It’s the wildlife corridors that are import-ant; I think there’s a growing realisation that the [Sir John] Lawton principle [of joining Nature up] is what we should be doing: patches aren’t working.’

She cites the Trust’s work at Holnicote in Somerset, where the natural flow of the river is being restored – ‘This is a good example of wilding; I mean, we aren’t introducing wild boar!’ (although beavers are coming) – and Ennerdale, where a stewardship system works to preserve the landscape: ‘That’s the sweet spot; Nature can thrive, but you can still farm.’

Mrs McGrady answers the criticisms of those who suggest the body has become Nature-obsessed at the expense of saving houses, pointing out: ‘The Trust has always responded to what the nation wants us to look after – the coast, abandoned country houses – and if you ask what is in crisis now, it’s Nature.

Hilary McGrady at Osterley House

Hilary McGrady at Osterley House

‘What is also in crisis is access to the environment. Loneliness and mental health are the issues of today and I’d like to play more on the idea of the things people turn to in crisis – [Trust founder] Octavia Hill’s view that there is a public need for Nature and beauty. We are deliberately putting emphasis on the landscape, but houses are very much at the heart of what we do and I’ll never let that go. Access to beautiful buildings and their artwork and landscapes is just as valid. When we have to make a decision, my north star is always to ask “why are we doing this?” The Trust’s purpose is to care for places of history and natural beauty and I will always default to that.’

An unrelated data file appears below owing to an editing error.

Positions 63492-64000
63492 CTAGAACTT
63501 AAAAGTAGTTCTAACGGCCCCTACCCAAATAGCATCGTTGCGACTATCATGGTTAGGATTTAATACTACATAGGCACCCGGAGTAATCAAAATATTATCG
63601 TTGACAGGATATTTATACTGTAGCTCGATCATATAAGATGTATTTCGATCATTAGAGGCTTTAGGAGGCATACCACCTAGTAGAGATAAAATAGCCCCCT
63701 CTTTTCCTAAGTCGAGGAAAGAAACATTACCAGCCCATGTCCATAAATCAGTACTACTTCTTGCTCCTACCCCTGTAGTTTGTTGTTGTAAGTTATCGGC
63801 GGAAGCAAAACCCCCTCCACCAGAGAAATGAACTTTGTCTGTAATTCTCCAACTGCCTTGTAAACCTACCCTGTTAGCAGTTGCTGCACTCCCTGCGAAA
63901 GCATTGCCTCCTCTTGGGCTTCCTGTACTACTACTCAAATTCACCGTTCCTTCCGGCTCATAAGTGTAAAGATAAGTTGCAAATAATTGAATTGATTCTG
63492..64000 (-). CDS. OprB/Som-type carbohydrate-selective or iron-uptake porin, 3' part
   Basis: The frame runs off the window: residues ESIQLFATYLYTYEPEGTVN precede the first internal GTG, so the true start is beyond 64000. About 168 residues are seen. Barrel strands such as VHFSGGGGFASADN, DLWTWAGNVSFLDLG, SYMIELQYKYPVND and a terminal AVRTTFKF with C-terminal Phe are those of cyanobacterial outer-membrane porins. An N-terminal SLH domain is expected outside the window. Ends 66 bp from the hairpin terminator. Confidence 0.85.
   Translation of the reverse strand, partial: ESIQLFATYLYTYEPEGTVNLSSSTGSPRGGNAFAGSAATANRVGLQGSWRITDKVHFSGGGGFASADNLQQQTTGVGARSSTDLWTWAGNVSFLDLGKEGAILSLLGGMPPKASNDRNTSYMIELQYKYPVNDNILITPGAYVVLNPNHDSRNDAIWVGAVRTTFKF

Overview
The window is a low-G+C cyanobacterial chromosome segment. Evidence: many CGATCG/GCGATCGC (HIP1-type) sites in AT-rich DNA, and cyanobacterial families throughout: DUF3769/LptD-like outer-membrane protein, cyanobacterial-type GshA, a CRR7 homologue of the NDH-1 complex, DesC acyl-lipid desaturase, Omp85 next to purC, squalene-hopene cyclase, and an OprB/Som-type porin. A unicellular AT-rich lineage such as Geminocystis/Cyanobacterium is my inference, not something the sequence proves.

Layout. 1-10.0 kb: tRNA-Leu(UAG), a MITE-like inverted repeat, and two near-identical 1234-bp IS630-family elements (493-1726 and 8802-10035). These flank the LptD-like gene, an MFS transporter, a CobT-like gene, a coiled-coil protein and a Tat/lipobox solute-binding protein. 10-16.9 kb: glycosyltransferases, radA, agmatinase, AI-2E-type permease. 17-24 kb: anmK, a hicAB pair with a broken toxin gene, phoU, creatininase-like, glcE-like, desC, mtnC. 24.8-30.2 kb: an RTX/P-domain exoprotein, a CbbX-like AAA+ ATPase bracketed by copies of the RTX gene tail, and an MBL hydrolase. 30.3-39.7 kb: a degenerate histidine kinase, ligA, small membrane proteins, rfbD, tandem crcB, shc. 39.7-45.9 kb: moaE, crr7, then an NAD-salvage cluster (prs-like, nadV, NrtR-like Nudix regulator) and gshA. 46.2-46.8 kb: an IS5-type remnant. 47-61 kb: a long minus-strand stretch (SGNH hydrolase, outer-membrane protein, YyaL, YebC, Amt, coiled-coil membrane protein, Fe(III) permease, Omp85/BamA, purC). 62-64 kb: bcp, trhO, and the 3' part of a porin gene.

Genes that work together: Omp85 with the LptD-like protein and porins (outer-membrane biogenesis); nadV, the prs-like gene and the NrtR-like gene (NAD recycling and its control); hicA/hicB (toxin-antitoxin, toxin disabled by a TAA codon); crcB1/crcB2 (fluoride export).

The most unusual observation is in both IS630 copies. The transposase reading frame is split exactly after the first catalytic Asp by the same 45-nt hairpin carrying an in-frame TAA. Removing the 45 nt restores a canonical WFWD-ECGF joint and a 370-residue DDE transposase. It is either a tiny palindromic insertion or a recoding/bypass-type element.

A £3 million project at Knole Park in Kent has recently been completed, restoration at Seaton Delavel in Northumberland is continuing and work is due to start at 17th-century Dyrham Park near Bristol. ‘Little by little, we’re working on the big houses, which need new electrics and plumbing. At the same time, we’re reinterpreting some of them, trying to tell more stories, highlighting different owners and social geography.’

‘Our purpose is to care for places of history and natural beauty and I will always default to that’

Although the houses are the economic driver, she points out that visitors are equally as drawn by the landscapes. Mrs McGrady, who admits to ‘not being very pleasant to be with if I haven’t been outside’, feels strongly that this has to be made easier and talks about ‘extending the fingers of national parks into cities’.

‘There needs to be not only ease of transport, but also psychological ease, the idea that the countryside isn’t scary or difficult. When I was first director, I said I wanted people from Birming-ham to come to the Lake District and was taken to task for being condescending, but of course that’s not what I meant.

‘Fiona Reynolds [former director] called her vision for the Trust “arms open”. I want to go a step further. There are still people for whom we have no relevance. I want to break through that image.’

The National Trust is the UK’s largest countryside charity and a major landowner with 500-plus properties, 1,000 square miles of land and some five million members. Find out more at

The class of 1897: It isn’t just Country Life celebrating a 120th birthday this year

From the wireless to asprin, Kate Green discovers others observing this milestone.